Shamail: I think there’s probably intersection at multiple points. There’s containerizing the cloud itself, i.e. running your controllers within containers. There’s also the notion of being able to consume containers, or provision containers, within the cloud as well, from a use case perspective.
I think long term, it probably has both as scenarios that are viable. Just with some of the history there, between Nova and then transition to Heat, and now Magnum coming and starting as well, I think the consumption path is well underway.
There’s tons of people that have done presentations on how to actually deploy a cloud using containers. The last one, I think, was from IBM actually, that I saw.
Niki: Yeah, speaking of IBM, what are your thoughts on what IBM’s doing? I have to say that both HP and IBM, from a marketing perspective, have definitely helped change my opinion about them. They don’t feel kind of like these staunchy old IT companies anymore. HP with their… I saw a billboard on the 101 that said, “Python, Penguin, and Wales; HP Helion,” and that’s it. I was like, “Brilliant.”
IBM, with their Bluemix stuff, looks like they’re doing some more to sort of attract that developer type of customer, and make their platform more applicable to what I believe are absolutely the influencers in the enterprise at the moment. What are your thoughts on those companies?
Shamail: I don’t know, I think they’re doing good. I think they’ve defined a strategy around open source and OpenStack in particular, and they’re going forward with it. As you said, they’re making huge pushes to change their identity in this space as well, or in general as well, and I think they’re both doing really good there.
Niki: It’s pretty exciting to watch. It’s definitely exciting to see, talking about EMC as going from writing drivers initially, just to make sure their stuff worked … Make sure all stuff worked with OpenStack … To now kind of getting involved in a deeper level, and starting to help shape some of the other projects based on the domain expertise.
I think when EMC’s doing that, everyone else is doing that, too, it seems like. It seems like the future for OpenStack looks pretty bright. I’m surprised it’s taken this long, but then I’m also surprised that it’s happened so fast.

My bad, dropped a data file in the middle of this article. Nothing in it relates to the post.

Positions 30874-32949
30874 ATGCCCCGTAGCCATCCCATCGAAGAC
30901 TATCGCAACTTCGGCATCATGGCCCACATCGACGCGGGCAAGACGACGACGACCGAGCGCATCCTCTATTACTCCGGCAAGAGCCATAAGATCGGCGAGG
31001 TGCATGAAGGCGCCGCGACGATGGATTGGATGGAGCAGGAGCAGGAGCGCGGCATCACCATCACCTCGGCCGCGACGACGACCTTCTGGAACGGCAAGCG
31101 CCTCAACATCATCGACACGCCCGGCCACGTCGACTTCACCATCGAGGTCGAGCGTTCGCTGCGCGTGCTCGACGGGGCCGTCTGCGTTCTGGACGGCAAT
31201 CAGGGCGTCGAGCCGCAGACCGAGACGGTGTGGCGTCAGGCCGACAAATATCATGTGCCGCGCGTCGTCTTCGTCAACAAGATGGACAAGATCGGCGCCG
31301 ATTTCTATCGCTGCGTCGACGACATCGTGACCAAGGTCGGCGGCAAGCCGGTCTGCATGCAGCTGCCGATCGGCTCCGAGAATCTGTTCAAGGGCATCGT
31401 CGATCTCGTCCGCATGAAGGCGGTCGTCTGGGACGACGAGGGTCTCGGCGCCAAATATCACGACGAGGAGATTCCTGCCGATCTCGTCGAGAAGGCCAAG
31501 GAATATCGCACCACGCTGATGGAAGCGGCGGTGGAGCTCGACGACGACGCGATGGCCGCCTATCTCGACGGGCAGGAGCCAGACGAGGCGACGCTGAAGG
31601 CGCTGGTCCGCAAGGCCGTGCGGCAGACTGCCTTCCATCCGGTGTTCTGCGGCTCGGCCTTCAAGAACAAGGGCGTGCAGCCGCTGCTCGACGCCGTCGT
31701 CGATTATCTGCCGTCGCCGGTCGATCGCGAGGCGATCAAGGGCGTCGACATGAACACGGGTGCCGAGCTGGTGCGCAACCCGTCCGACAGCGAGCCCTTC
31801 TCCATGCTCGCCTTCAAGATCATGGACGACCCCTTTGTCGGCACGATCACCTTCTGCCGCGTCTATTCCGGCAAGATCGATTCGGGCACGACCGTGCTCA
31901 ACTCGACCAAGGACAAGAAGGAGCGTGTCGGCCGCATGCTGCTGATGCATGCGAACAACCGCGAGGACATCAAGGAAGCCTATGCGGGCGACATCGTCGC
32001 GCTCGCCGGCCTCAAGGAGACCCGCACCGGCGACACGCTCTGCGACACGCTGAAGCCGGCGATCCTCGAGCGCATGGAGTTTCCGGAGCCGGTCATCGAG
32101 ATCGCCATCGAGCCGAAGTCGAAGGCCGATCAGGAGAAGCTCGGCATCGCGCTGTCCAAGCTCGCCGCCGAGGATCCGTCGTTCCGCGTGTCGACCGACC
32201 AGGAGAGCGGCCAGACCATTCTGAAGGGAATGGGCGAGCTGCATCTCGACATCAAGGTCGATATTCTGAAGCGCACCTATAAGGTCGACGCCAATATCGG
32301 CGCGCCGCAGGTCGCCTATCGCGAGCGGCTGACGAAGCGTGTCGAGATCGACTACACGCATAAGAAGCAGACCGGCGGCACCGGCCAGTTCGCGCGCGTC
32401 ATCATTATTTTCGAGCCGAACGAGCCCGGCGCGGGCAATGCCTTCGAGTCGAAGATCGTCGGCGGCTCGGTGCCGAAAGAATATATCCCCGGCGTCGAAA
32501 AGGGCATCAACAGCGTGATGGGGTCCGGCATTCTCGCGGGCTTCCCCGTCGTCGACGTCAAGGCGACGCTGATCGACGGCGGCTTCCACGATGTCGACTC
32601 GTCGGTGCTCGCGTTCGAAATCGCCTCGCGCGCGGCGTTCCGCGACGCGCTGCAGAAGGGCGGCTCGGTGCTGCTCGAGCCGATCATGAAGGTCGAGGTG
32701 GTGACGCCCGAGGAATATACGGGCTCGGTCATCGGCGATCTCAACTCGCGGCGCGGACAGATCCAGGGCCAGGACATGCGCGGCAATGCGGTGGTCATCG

Shamail: Yes, I get it. I get that statement.
Jeff: What about, is there anything you can talk about that’s kind of exciting around VNX and OpenStack? We’ve got some stuff going on with folks.
Shamail: The VNX is doing pretty good in OpenStack, from an integration perspective and a consumption perspective. That team is… I like the way they’re approaching this, because they’re actually approaching it from an OpenStack compatibility perspective, but then also using the drivers and the way OpenStack integrates, to expose some of VNX’s differentiation as well.
The example that I usually give is, for example, in a standard configuration found normally, you have clear text credentials stored in the configuration file, for your back end. For example, on the VNX side, you can actually use a certificate file, instead of storing that stuff.
Little things like that, but they’re doing good. They’re thinking about it very creatively, which is awesome.
Niki: Vancouver’s coming up. I’m assuming you’re going to be in Vancouver. Do you already have a… If you’re like me, you’re waiting until the last freaking minute, but do you have any talks planned that you want to submit?
Shamail: Yeah, I do, actually; one hopefully with you, the product manager panel. I think that will be a really good discussion just to see, A, what are the different best practices, if you will, from an OpenStack product management perspective, that multiple people are using, and how that can benefit customers as they consume and deploy OpenStack within their organizations. That will be a good one.
I’m also working on a couple other ones that are storage-centric, mainly one around Cinder, and how… Based on how they do quality control, based on their CI test model, and based on just their developer ecosystem, how Cinder ensures that regardless of which back end you’re using, whether it’s LVM, Cinder, Salt, et cetera, you’re getting at least some parity in operations and capabilities.
It’s kind of talking about Cinder and how it … I think the way we titled it is “Cinder and the Sea that Rises All the Boats,” if you will, is the way we positioned that one.
The other one is more broad from a storage perspective, which is just kind of an OpenStack storage use case discussion, so stepping out of the block, stepping on object, and just looking at storage as being an infrastructure component within your cloud, and what are the different points in OpenStack, through multiple projects, that storage has implications on, if you will?
Niki: It sounds like some really interesting talks. I’m a big fan of the use cases talks. It definitely makes it real, I think, for a lot of people. That’s what’s going on in Vancouver. What are you most excited about in OpenStack, and what’s on your OpenStack wish list?
Shamail: I think you know, from my perspective, I’m really excited about the products working group, and the product management working group. It’s our first meeting, but I’m really curious to see, by summit, what this group can agree on, and how we do our first pilot, if you will, of the program, in a sense. I’m really excited about that.
I’m also participating, as well as looking forward to, there’s some HA guide updates going on right now, so the concept there is to kind of refresh the guides to include more information about project level HA, as well as update it based on the various projects that are available right now, and technologies that are available.